Are You Haunted By Past Criminal Charges?

If you are ever convicted of a crime, the actual punishment you receive, including fines, prison time, probation, and more, could be the least of your worries. Our society punishes criminals long after they have served their time and paid for their mistakes.
A criminal blemish on your record will often stigmatize you in the eyes of employers, banks, insurance companies, and more. It may prevent you from getting a loan to buy a car or a home, keep you from getting hired for your dream job, and it could prevent you from traveling outside the US. There are numerous penalties and ramifications that will follow you long after you’ve served the actual sentence for your crime.
And unfortunately, even if you were never found guilty of a crime, the simple fact that you were arrested and charged will still show up on your record and could be enough to cause a great deal of damage to your reputation and prospects.
So what can you do? Do you simply have to spend the rest of your life as a second-class citizen simply because of a mistake you made in your past? There is little recourse for those who have been convicted of a crime, but there are fortunately options available to those who were charged with a crime but never adjudicated guilty.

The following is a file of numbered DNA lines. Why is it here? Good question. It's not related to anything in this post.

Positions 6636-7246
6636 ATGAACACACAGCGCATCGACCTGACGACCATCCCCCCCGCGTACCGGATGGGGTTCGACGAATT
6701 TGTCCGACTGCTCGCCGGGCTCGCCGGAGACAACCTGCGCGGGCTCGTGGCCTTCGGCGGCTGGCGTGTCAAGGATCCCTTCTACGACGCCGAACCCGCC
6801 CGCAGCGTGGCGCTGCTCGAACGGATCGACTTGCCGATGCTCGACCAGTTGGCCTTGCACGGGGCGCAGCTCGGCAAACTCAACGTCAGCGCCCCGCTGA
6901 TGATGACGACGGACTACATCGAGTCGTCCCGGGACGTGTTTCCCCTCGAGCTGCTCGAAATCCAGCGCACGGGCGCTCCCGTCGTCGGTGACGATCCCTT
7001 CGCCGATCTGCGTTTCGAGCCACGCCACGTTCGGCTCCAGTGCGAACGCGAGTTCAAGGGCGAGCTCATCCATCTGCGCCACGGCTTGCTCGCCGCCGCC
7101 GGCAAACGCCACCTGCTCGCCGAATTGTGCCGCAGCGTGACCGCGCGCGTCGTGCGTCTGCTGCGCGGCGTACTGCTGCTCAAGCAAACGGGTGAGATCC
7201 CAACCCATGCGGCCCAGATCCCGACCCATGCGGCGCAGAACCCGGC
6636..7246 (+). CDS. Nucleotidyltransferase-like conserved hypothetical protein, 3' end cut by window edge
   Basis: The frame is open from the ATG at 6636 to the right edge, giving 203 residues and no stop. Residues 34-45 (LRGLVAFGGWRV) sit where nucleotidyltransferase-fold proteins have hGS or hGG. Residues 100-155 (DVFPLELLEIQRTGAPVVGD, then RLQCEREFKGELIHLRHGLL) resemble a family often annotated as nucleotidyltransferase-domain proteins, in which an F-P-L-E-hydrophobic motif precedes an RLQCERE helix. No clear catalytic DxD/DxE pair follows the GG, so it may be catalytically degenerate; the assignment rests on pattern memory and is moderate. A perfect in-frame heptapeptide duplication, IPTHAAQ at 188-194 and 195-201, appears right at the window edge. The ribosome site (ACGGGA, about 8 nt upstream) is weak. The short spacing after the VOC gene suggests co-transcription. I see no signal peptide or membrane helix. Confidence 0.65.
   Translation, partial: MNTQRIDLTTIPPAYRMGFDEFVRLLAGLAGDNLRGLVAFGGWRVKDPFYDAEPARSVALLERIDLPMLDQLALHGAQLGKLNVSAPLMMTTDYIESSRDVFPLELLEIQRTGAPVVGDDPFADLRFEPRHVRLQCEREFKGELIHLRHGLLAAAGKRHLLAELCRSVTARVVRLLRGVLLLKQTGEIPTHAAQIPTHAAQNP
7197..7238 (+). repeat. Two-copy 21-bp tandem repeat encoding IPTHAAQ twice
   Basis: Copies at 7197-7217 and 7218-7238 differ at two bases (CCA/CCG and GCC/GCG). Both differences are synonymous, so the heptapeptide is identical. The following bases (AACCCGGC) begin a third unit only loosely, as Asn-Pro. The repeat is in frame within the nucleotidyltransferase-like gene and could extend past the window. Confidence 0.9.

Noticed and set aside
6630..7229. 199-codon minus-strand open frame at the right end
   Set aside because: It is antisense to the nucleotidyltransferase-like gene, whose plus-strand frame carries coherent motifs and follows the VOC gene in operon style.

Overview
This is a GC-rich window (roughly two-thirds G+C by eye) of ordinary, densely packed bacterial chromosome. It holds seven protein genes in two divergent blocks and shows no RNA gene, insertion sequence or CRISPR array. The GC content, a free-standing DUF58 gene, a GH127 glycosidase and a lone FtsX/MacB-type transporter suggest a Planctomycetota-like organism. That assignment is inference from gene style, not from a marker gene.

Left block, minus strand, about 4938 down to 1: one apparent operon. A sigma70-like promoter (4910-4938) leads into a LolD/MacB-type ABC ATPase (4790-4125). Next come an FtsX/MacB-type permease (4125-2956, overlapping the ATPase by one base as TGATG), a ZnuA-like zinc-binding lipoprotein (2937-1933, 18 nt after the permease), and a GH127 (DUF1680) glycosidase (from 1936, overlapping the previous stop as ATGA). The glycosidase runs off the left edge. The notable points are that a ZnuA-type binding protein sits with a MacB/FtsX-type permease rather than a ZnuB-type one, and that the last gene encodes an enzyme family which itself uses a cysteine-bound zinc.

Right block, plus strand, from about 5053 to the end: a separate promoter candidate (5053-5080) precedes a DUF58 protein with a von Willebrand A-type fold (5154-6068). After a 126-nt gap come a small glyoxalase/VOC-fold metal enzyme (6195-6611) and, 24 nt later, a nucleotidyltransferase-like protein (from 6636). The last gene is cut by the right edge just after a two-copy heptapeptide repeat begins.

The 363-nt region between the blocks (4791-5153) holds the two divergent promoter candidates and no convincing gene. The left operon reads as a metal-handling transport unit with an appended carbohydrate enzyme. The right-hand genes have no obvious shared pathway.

In the State of Florida, you may be able to have your record sealed or expunged.
Sealing a record means it will not be available to be viewed by the public, while expunging your record means physically destroying it. If you are able to achieve a sealing or expunction of your record, you will legally be able to deny that the criminal issue ever occurred. However, you can only have one criminal incident sealed or expunged.
In order to be eligible for sealing or expunging your records, you must fulfill the following criteria:

  • You’ve never before obtained a sealing or expunction
  • You’ve never been adjudicated guilty
  • You are not currently under any court supervision (i.e. probation)
  • You’ve never entered a plea of guilty or no contest to a disqualifying crime as listed in Florida statute, including crimes like arson, manslaughter, and sexual misconduct

In order to have your record expunged, the State Attorney’s Office must have either dropped the charges or completely dismissed the case. Otherwise, if you still fulfill the above criteria you are only eligible for sealing your records. However, after 10 years without further criminal issues, you sealed record will be eligible for expungement.
If you want more information or you believe you could be a candidate to have your record sealed or expunged, please contact the law firm of Weisberg Kainen Mark today and let us fight to help you take back your life.

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Weisberg Kainen Mark, PL

As experienced trial lawyers with a passion for justice, our firm provides clients with compelling advocacy, attorney availability, and creative solutions to your tax or criminal law matters.

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